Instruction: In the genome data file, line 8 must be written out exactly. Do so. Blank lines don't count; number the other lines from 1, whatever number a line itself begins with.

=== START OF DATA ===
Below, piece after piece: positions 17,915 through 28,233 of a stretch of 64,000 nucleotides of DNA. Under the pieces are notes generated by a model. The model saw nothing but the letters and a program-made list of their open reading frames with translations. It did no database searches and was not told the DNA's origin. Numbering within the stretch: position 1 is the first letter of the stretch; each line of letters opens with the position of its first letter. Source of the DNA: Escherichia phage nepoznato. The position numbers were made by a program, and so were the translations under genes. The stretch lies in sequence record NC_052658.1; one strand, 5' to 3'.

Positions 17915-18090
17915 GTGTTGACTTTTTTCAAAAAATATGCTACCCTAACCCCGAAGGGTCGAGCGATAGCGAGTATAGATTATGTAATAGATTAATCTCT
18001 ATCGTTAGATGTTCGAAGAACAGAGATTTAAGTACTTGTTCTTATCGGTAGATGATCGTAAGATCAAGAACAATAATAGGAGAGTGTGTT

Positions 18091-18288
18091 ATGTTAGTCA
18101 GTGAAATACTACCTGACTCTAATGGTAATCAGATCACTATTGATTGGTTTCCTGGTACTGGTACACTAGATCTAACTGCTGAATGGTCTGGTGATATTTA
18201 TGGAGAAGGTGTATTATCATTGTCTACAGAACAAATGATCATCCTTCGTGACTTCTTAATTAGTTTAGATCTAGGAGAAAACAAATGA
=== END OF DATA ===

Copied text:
18201 TGGAGAAGGTGTATTATCATTGTCTACAGAACAAATGATCATCCTTCGTGACTTCTTAATTAGTTTAGATCTAGGAGAAAACAAATGA